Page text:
Don’t insult the half-brained baby!

Posted on Sep 21, 2009 | 8 comments

For those of you that think there is never anything amusing to be found in the most dire of situations, you’ve come to the wrong blog.

May is delightful. She has endless rolls of chub. She burps like a frat boy. She is an absolute maniac when it comes to bouncing. I skyped my mother last night and she could barely see her granddaughter. She was a blur. Like Superman at full speed.

She also has a disturbing ginger tint to her fuzzy scalp. “Her greatest disability,” my husband called it. It was our first joke about May.

I am not noble enough, not rational enough, not level-headed enough to face this situation with the due respect it deserves 24-hours a day. If I manage to complete a day and look back on it with a smile, it is a triumphant one indeed. Seriously.


  1. My eldest son was born with severe bilateral club feet, which looked like lumpen hooks when he was born.

    A family member said that we would have to save our money and send him to a special school where all the other children would “have something wrong with them too”, as he was too disabled to go to school with (get this) “normal children”.

    When I told her that there were great advantages to Tom’s feet, and that we didn’t have to worry when we wanted to leave him for a while as we could just hang him from the curtan rail by his feet, she was not amused.

    She still thinks it was an outrageous thing for me to say, but sees nothing wrong with her comment.

    She’s still an idiot. And my son, now 14, after several surgeries and a lot of physio, is still disabled but runs (slowly) and plays football (badly) in the company of “normal children” at his “normal school”. But he does it, bless him, and his friends don’t even notice that he has a problem.

    So there.

    • Love the comment about hanging him from the rail……,you have to laugh at things and having a sense of humour is a must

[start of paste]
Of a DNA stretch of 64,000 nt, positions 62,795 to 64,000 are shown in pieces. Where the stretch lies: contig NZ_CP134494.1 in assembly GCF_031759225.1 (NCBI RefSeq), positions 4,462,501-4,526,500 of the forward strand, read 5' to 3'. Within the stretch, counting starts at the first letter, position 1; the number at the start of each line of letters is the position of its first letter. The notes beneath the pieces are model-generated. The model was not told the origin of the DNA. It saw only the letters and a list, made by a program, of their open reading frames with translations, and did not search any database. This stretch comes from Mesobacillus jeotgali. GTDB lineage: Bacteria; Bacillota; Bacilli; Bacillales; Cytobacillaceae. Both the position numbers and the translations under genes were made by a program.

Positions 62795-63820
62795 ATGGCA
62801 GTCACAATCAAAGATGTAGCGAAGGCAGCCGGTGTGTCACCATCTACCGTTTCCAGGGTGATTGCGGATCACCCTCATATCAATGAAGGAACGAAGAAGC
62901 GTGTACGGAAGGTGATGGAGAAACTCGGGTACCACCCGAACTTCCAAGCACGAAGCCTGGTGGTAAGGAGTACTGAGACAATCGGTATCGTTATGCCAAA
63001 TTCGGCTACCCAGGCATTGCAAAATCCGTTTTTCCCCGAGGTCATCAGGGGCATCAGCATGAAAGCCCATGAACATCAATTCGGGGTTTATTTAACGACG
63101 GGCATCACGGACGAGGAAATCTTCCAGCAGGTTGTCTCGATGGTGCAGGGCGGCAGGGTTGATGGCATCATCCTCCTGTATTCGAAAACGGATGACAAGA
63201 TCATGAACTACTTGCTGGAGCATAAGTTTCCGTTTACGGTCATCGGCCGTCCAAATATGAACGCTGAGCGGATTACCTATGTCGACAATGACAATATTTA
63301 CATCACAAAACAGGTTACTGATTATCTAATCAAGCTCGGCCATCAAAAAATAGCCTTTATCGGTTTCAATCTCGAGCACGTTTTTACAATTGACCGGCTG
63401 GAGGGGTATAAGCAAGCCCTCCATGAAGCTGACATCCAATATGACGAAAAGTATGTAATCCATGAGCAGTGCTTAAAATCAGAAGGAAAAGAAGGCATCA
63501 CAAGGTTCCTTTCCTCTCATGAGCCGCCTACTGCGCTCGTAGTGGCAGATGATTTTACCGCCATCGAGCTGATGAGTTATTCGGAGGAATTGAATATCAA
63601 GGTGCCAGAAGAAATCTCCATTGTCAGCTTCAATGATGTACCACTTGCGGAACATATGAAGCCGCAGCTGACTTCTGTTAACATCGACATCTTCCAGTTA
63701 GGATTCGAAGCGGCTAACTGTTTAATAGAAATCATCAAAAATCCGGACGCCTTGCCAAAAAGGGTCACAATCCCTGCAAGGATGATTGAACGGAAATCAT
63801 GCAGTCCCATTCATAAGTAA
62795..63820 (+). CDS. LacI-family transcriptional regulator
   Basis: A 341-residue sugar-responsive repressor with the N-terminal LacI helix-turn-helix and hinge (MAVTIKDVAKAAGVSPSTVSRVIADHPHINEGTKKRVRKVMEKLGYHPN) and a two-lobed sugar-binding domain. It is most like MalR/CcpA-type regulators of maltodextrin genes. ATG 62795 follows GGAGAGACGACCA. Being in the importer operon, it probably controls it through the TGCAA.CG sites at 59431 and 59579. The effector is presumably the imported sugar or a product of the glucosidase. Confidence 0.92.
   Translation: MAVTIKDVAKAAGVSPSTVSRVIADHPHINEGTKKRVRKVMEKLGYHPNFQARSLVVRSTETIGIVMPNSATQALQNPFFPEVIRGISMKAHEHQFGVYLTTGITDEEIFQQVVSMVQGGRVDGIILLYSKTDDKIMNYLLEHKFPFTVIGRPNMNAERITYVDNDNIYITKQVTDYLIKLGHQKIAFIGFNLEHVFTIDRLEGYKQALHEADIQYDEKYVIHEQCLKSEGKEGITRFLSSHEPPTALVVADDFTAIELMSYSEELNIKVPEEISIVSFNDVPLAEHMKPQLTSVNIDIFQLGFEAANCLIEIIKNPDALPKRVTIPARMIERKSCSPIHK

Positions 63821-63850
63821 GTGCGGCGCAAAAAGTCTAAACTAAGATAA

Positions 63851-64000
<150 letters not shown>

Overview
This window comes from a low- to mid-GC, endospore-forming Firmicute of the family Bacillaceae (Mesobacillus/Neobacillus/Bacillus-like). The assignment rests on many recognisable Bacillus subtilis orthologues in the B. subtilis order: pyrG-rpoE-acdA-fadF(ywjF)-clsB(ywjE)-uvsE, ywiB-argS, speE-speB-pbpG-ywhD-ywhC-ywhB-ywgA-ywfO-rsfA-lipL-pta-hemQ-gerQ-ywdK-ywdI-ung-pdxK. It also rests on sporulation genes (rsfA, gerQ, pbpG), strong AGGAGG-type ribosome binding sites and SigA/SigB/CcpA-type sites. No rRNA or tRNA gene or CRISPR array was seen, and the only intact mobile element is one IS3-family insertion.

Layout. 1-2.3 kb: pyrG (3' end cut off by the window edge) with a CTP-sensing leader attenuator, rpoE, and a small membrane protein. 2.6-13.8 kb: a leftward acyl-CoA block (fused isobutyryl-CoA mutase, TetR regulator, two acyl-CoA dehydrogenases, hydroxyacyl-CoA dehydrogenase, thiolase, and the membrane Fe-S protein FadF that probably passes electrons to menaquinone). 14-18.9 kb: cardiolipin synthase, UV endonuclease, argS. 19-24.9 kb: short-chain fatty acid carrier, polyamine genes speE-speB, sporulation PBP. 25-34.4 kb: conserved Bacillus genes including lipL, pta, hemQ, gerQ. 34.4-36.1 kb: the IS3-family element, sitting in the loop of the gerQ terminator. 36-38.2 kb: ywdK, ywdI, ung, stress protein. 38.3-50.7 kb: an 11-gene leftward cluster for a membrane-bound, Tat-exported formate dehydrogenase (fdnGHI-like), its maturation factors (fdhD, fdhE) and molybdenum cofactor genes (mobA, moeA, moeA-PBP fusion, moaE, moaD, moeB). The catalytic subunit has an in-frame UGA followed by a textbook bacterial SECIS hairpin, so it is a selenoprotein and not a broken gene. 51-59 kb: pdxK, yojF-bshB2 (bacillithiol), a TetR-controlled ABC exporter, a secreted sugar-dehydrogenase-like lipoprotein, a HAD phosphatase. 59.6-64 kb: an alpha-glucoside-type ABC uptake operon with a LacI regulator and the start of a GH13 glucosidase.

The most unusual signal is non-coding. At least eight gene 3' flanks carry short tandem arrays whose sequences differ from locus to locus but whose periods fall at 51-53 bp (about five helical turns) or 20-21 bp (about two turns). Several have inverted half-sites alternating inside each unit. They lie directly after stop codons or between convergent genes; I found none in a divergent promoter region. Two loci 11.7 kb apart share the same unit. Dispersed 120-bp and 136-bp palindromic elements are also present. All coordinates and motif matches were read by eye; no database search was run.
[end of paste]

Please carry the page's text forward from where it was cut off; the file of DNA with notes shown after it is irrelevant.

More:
2. I wanted to respond to your guardian article. I had an identical experience to you following my daughters birth. I remeber the strange emotions you describe and the experience of living a nightmare which is how I remember that period. All the best to you.

  3. Wanted to tell you how moved I was by your Guardian article and that your little girl is beautiful!

  4. Hi,
    I just wanted to say thank you for your very raw article, I read it with tears running down my face- both through joy and heartache for you. My second cousin has everything you have described that May has, she is now 10 and a wonderful person.
    I wish you all so much love for the future.
    PS May is absolutely beautiful

  5. Look at those chubby peachy cheeks! Shes beautiful. :) I love your husbands comment about her ginger fuzz being her greatest disability. Hahaha. I’m HOPING my LO will have red hair (her daddy does, and my mothers grandfather did).

  6. May is beautiful. I hope that she continues to amaze and astound her doctors and amuse and love her parents for many, many years to come. (Found your blog via PopSugar, which I rarely read – but I am glad that I did, tonight.)

  7. İ have no experience like yours but İ want to tell you that your daughter is just beautiful and İ am sure every second of every day you feel blessed.

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